More than a year ago, the Orlando Sentinel published an editorial saying we wouldn’t endorse Donald Trump for re-election. We facetiously left the door open to changing our mind if, say, he cured cancer.
Not only did the president fail to cure cancer, he botched a health crisis so badly that he made America No. 1 again, this time in total coronavirus cases (pushing 6 million) and COVID-19 deaths (180,000).
Donald Trump has lived down to our lowest expectations since that non-endorsement. It didn’t seem possible at the time, but Trump has gotten worse, a constant chaos president dragging the once-proud Republican Party down with him.
In declaring so early that we wouldn’t endorse Trump, our greatest concern was that the Democratic Party’s choice of a candidate might force us to sit out the election or endorse while holding our noses.
That didn’t happen. Democrats chose Joe Biden, a candidate we’re endorsing because he’s so many things that Trump is not now and never will be.
Biden is honorable, faithful and truthful. He has the emotional capacity for empathy and understanding. He’s a person of faith. He cares more for his country than himself.
He embodies the qualities that Republicans used to find attractive in their own leaders. Abraham Lincoln’s homespun nature, U.S. Grant’s humility, Ronald Reagan’s earnestness.
Biden isn’t consumed by ego, viewing the world and all of its events as a reflection on him. He wants the best for his fellow Americans. He wants them to love and support each other.
He is the anti-Trump. He is one of us.
Possibly the most predictable element of this campaign are the GOP denunciations of Biden as a socialist. Republicans would have slapped that label on any Democrat who got the nomination. It’s been a familiar scare tactic since FDR was president.
Joe Biden isn’t a socialist. That’s nonsense. He’s been fairly moderate politically his entire career, and he was certainly one of the most moderate Democrats who ran for the party’s nomination. He supports giving Americans a public health insurance option like Medicare. Not a mandate, an option. He wants to shift government support to greener forms of energy. His plans do not include seizing and operating private industry.
Biden’s already shown good judgment in selecting California Sen. Kamala Harris as his running mate. The choice of an African American woman was historic, sure, but Harris is as smart and prepared as any vice presidential candidate in recent memory.
Biden’s choice of Harris, who sharply criticized him in a debate, is indicative of Biden’s willingness to surround himself with competent public servants, even a one-time critic, in contrast to the current collection of sycophants whose fortunes rise and fall based solely on their loyalty to Trump.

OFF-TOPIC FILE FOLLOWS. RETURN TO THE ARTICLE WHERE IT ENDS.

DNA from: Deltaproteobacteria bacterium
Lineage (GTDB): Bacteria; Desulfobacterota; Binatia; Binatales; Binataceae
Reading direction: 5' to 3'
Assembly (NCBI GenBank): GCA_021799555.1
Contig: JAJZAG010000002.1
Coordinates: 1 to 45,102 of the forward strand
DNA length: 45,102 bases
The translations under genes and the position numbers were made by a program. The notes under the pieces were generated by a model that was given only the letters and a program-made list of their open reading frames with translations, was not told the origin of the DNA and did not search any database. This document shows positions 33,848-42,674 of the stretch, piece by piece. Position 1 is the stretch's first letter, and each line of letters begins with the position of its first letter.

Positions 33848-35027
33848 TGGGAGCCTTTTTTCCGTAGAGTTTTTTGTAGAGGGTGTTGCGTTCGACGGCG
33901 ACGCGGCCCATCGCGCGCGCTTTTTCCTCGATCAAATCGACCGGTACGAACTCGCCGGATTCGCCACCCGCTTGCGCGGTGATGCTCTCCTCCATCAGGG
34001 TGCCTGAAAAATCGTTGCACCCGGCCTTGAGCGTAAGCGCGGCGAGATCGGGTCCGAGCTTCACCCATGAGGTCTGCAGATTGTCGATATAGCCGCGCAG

The task of cataloging Trump’s failures as a president and as a person have become even more daunting since June 2019, when our non-endorsement was published.
Probably nothing works more efficiently as a vehicle for summarizing Trump’s overall unfitness than his response to the coronavirus pandemic.
Trump bears zero responsibility for the virus itself. That’s on China. Trump’s handling of it, however, embodies the president’s worst qualities.
His lies: The Washington Post counted 27 times between February and August that Trump said the virus could just go away or fade or miraculously disappear. (It didn’t.)
His inhumanity: In early March, Trump said he wanted a cruise ship with infected passengers to remain at sea because it would inflate the tally of U.S. infections. “I don’t need to have the numbers double because of one ship that wasn’t our fault,” he said.
His cluelessness: The president has claimed repeatedly that the high number of cases in the United States were due to the amount of testing taking place, as if the number of infected people would decrease with less testing. That’s like saying there would be fewer cancer cases if we did less screening and fewer biopsies.
His egomania: In normal times, Americans would be stunned when a president makes a national crisis about himself rather than his countrymen and women. Trump not only refuses to accept any responsibility for the crisis, but casts himself as a victim of bad press and political enemies.
This presidency has been a spectacular failure. It’s divided our nation, diminished our standing in the world, propped up authoritarian leaders, empowered racists and normalized corruption.
This administration’s sole redeeming quality, a robust economy, was squandered in part because the president was out of his league in dealing with the first real crisis he faced. The economic fallout from the pandemic didn’t have to be this bad, but it is because of Donald Trump’s unforgivable leadership failures.
We understand how someone in 2016 might have decided to vote for Trump as a protest of the status quo. Or maybe just to see what would happen if a reality television star and real estate huckster were put in charge for a while.
Now that we know how that little experiment worked out, it seems hard to fathom that Americans of good will would be willing to tolerate four more years of this, especially when a good and decent man stands ready to lead.
We endorse Joe Biden for president, and we implore Floridians to consider him as a balm to treat the wounds this current president has inflicted on the United States.
Editorials are the opinion of the Orlando Sentinel Editorial Board and are written by one of its members or a designee. The editorial board consists of Opinion Editor Mike Lafferty, Jennifer A. Marcial Ocasio, Jay Reddick, David Whitley and Editor-in-Chief Julie Anderson. Send emails to email@example.com.